We live in an age of unprecedented access to information, decision support tools and expert opinion. When I started in my career more than 20 years ago, I had to get Statistics Canada data by going to the UNB library and photocopying relevant data. Now, I have CANSIM at my fingertips. I had to manually read through old editions of Time, Macleans, etc. to look for interesting information that would help us make the case for investment into New Brunswick. Now, I can keyword search tens of thousands of publications in an instant.
I have no hard data on this but the ‘expert opinion’ industry seems to have ballooned in recent years, too. From 1996 to 2006, the number of persons working in the occupation “E03 Policy and program officers, researchers and consultants” across Canada skyrocketed from 104,030 to 167,920 – a 61 percent increase in just a decade. Although for Andy Scott and others worried about New Brunswick, the number of people in this occupation actually declined in New Brunswick from 2,490 to 2,475.
And yet when it comes to the biggest public policy issue of our time, it seems to me that more than ever we want to simplify and boil things down to simple ‘good’ or ‘bad’ constructs. Following Gladwell’s Blink, we make up our minds on these issues in a flash based on an article or conversation in one of Mike Murphy’s coffee shops.
I much prefer sober second thought. When you are first confronted with an issue – no matter how it looks to you at first glance – take the time to back away and study the issue from all sides before drawing conclusions.
New Brunswick is facing some big time public policy challenges these days including shale gas development, immigration, an aging population, managing health care costs and expectations – even bilingualism is back in the debate ring in some quarters. We don’t need snap judgments. We need sober second thought.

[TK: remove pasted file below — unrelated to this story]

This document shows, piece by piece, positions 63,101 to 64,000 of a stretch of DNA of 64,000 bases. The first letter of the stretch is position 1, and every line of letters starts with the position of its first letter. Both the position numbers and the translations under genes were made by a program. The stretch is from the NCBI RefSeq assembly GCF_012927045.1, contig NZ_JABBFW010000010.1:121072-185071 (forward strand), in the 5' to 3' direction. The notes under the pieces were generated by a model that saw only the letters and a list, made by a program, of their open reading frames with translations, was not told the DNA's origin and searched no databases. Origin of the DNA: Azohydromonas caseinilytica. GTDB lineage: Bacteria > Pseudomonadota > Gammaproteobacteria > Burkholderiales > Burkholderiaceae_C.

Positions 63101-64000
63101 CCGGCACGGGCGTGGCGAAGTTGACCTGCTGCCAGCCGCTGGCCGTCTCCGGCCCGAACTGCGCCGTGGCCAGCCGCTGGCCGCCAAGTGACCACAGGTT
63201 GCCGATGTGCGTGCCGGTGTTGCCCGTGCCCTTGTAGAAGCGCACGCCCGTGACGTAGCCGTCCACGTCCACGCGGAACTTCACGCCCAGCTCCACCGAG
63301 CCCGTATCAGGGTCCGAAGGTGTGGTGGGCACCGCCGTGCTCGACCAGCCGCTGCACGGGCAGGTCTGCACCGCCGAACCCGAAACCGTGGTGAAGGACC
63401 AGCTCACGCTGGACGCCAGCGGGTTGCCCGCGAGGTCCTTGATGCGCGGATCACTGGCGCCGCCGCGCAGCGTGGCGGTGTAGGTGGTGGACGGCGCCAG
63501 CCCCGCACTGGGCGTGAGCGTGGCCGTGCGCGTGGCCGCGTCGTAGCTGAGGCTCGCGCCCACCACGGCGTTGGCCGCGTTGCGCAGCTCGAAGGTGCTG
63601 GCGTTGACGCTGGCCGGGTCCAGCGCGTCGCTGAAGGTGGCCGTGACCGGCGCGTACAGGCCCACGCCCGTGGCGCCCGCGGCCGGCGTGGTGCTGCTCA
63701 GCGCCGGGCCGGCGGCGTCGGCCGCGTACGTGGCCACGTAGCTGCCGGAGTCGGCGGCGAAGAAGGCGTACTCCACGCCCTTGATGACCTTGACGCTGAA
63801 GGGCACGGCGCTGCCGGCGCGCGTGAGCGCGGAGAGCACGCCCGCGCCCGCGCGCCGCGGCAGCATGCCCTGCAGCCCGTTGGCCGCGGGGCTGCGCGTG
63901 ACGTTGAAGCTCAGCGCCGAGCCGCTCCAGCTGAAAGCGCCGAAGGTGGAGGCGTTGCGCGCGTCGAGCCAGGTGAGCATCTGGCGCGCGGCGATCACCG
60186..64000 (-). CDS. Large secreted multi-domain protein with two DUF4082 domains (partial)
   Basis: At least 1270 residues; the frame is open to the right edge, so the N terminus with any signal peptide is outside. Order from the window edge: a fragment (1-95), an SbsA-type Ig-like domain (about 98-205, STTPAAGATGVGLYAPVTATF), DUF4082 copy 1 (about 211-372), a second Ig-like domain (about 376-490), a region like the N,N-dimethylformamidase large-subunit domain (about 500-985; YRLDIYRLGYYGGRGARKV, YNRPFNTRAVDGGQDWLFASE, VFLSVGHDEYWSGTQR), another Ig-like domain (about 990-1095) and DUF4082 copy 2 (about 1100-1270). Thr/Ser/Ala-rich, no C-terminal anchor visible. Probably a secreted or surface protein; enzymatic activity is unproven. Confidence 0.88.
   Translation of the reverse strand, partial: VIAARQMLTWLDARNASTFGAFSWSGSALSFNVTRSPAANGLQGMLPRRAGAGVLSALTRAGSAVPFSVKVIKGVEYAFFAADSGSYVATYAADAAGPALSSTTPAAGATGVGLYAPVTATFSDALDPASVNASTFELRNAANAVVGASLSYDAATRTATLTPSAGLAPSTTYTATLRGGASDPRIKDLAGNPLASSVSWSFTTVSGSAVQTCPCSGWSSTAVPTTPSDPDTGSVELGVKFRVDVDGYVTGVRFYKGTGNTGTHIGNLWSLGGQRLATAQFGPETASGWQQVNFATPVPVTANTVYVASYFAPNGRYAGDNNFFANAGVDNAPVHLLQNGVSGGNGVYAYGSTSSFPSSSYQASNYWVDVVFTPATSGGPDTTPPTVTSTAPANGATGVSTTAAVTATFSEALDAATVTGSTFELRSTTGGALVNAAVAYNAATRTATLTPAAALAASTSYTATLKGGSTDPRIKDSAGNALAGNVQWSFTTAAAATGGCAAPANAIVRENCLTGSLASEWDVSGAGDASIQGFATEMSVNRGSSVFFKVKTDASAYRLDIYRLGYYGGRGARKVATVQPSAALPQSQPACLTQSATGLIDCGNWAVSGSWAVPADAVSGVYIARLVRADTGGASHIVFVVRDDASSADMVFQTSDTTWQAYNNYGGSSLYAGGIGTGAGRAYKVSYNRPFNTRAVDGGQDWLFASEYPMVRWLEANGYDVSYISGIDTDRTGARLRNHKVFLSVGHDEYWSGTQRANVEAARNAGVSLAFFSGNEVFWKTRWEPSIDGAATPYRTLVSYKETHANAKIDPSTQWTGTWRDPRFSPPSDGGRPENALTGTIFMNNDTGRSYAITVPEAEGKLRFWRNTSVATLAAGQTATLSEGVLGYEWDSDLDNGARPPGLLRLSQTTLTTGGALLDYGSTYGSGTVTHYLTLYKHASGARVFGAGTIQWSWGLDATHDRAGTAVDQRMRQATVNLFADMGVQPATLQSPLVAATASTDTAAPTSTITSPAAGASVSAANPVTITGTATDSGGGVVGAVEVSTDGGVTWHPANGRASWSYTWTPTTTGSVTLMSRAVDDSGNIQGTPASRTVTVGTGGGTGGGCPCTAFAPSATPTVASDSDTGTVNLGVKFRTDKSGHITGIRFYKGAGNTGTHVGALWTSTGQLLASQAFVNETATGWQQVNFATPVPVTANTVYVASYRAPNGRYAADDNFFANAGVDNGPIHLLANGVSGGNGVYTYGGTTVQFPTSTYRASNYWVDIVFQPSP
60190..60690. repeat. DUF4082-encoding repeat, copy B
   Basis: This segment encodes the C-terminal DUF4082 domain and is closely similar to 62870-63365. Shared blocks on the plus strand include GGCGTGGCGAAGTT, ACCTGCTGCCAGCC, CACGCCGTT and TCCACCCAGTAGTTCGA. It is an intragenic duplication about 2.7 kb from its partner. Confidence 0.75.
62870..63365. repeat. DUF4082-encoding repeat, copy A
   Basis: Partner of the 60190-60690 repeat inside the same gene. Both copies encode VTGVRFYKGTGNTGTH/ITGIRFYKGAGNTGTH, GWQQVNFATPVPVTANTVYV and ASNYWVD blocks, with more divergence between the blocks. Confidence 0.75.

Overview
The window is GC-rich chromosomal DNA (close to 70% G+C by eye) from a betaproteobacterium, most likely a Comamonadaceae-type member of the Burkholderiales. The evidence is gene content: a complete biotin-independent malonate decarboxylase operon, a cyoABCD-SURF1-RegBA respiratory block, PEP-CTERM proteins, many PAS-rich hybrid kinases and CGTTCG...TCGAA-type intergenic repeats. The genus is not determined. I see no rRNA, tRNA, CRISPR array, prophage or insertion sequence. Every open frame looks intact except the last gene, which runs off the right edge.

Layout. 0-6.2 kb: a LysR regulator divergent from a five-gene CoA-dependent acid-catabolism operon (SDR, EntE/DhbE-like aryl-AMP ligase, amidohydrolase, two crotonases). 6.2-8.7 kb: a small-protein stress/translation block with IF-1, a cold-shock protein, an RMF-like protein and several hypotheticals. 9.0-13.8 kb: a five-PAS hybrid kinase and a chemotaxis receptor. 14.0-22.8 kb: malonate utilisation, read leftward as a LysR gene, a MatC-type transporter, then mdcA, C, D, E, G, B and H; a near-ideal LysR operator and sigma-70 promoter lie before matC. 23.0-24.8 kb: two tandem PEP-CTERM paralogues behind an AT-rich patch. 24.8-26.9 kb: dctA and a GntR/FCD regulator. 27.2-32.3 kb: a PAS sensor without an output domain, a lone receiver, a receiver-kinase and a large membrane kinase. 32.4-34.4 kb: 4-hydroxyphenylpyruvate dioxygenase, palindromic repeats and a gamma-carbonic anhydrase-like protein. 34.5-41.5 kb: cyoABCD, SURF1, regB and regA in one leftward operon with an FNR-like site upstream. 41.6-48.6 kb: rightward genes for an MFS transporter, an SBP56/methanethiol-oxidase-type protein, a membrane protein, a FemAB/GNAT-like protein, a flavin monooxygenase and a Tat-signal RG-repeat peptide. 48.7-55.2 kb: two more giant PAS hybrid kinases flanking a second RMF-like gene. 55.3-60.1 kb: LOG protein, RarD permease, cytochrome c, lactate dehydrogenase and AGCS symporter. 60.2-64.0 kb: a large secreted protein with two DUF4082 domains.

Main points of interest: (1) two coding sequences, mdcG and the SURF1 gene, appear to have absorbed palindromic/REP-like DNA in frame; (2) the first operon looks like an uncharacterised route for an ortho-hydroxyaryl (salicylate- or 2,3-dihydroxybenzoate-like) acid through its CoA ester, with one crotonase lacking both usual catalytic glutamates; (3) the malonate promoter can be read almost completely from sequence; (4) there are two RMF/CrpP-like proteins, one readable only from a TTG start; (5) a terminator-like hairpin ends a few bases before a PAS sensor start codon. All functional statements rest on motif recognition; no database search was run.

And we need expert opinion to provide us with good analysis of these issues. So many of our experts from think tanks to trusted public figures draw their conclusions aligned with a hard ideological viewpoint. When someone breaks this tendency, it seems to be an exception not the rule.
I understand there is no ‘pure’ analysis. We are all guided by our personal histories and influences. But there must be somewhere out there reasonably objective analysis. In the halls of academia – somewhere.
For example, when the Association of Consulting Engineering Companies – New Brunswick says its supports “responsible” development of the shale gas sector – that gives me some comfort that we might be able to do this without creating a’burned out, industrial wasteland (actual quote in the TJ from a prominent NB environmentalist). Because I don’t know about you but I have no real interest in supporting anything that will create a burned out, industrial wasteland.
It’s a kind of intellectual laziness to want to boil complex issues down to a simple binary choice.